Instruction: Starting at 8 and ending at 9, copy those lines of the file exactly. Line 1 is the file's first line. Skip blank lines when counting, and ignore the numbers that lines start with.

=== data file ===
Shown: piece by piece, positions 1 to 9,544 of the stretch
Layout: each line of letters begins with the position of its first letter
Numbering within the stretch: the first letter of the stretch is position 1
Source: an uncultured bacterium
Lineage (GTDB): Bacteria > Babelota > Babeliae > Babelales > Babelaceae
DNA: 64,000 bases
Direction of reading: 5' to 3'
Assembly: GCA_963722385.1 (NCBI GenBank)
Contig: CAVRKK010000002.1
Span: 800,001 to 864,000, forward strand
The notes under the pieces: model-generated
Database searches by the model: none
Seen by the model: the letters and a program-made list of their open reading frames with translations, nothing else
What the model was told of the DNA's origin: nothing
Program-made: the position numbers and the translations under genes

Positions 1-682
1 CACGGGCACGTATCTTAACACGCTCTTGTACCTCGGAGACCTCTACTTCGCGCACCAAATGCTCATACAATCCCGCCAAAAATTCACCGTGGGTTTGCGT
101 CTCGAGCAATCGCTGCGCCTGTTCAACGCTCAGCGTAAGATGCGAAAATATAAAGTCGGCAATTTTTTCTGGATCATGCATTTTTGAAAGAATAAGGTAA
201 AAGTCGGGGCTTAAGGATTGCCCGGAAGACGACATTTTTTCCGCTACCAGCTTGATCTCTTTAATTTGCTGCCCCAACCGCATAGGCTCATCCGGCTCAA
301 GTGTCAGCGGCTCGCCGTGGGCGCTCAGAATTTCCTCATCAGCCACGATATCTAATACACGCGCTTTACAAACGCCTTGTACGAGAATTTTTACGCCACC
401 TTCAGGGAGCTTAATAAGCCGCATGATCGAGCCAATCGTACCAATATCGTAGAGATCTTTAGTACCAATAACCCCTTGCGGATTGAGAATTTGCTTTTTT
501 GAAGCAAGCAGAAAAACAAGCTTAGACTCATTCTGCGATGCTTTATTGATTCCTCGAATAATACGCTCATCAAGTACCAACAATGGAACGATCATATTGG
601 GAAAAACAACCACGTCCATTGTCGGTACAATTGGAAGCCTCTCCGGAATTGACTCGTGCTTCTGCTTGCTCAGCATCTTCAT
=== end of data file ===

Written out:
Assembly: GCA_963722385.1 (NCBI GenBank)
Contig: CAVRKK010000002.1